Hillary Clinton said Wednesday her decision to use a private email server while serving as secretary of state was not "the best choice."
The Democratic presidential candidate has faced scrutiny since a New York Times report revealed she had used a private email account throughout her time at the State Department. As the FBI investigates the server, which Clinton handed over earlier this month, the former secretary of state has maintained she never sent nor received classified messages with the account.
Clinton addressed the controversy while speaking to reporters in Iowa Wednesday.
"I know people have raised questions about my email use as secretary of state, and I understand why. I get it. " Clinton said. "So here’s what I want the American people to know. My use of personal email was allowed by the State Department. It clearly wasn’t the best choice. I should've used two emails: one personal, one for work, and I take responsibility for that decision. And I want to be as transparent as possible which is why I turned 55,000 pages, why I've turned over my server."
Clinton continued: "I'm confident that this process will prove that I never sent nor received any email that was marked classified."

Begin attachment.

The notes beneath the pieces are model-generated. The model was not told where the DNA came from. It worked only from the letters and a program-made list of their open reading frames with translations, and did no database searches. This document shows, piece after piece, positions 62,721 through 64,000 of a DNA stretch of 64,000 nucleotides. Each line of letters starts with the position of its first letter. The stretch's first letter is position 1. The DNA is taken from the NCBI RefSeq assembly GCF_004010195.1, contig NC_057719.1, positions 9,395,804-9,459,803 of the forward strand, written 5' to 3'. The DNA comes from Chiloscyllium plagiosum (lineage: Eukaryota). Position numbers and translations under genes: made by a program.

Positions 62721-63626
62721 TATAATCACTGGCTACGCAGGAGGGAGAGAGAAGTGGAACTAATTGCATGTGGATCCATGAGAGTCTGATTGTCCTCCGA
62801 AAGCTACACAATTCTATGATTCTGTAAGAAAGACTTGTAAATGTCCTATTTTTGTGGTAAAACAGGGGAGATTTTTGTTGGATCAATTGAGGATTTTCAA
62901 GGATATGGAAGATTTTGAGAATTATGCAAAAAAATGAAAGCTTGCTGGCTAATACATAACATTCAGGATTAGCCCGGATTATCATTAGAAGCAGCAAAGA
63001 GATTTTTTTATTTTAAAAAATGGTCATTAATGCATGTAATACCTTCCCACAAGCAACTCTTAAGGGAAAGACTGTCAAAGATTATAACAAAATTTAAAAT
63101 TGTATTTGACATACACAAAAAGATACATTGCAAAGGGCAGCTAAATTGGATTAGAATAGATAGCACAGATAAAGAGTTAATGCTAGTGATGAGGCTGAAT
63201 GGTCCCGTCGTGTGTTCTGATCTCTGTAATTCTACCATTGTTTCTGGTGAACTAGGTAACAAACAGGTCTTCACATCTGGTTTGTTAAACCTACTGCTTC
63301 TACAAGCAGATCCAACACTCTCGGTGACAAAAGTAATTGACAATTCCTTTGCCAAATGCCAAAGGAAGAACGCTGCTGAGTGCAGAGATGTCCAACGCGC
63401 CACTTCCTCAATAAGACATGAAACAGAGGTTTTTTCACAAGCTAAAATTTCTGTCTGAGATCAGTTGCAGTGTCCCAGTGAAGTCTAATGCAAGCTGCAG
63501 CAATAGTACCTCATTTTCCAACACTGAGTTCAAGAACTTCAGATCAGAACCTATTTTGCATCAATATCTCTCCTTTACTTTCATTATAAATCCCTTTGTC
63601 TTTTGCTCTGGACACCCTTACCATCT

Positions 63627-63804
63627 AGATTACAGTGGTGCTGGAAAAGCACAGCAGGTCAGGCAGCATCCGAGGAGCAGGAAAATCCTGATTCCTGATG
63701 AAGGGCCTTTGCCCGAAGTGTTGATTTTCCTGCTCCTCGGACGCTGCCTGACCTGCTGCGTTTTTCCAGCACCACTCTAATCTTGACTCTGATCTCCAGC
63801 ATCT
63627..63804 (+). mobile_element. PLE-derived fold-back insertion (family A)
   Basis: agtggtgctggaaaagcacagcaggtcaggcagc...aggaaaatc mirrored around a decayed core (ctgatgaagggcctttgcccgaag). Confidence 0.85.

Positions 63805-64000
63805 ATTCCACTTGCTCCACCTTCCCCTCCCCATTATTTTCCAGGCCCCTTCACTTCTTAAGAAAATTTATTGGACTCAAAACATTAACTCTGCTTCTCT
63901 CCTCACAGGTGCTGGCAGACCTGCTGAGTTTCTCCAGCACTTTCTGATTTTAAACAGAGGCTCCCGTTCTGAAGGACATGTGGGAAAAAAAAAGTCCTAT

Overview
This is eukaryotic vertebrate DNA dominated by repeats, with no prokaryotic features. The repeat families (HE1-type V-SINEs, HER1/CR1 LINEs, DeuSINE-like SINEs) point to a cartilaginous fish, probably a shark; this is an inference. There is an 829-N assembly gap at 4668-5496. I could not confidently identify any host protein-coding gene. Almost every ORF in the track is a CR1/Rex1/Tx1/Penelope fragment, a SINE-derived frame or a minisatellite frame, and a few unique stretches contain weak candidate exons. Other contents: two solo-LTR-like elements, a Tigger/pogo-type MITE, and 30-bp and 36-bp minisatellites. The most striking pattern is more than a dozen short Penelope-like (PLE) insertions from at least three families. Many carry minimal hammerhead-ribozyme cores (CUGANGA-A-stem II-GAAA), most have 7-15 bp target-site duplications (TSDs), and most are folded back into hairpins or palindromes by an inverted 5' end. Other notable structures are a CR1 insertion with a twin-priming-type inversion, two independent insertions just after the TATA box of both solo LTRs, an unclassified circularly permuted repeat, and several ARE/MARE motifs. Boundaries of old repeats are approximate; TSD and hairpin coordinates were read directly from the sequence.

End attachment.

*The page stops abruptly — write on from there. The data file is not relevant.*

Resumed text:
Clinton has not always addressed the email fracas so directly. During a press conference last week, she responded with a joke when asked whether the server had been wiped.
"What, like with a cloth or something?" Clinton said. "I don't know how it works digitally at all."
The Huffington Post's Sam Stein reported last week on how the Clinton campaign intends to move beyond the email flap:
To get in front of these headlines, the Clinton campaign is plotting a three-pronged pushback strategy. The first, described by communications director Jennifer Palmieri in an interview with The Huffington Post, is an end-of-summer effort to educate the public on the classification process for national security material. The second, coming when Congress returns from recess, is to aggressively pivot to policy announcements, from economic and women's issues to President Barack Obama's Iran deal, which will receive a vote in September. The last is to "go on offense" on Clinton's record as secretary of state, which the campaign sees as the ultimate target of her Republican critics.
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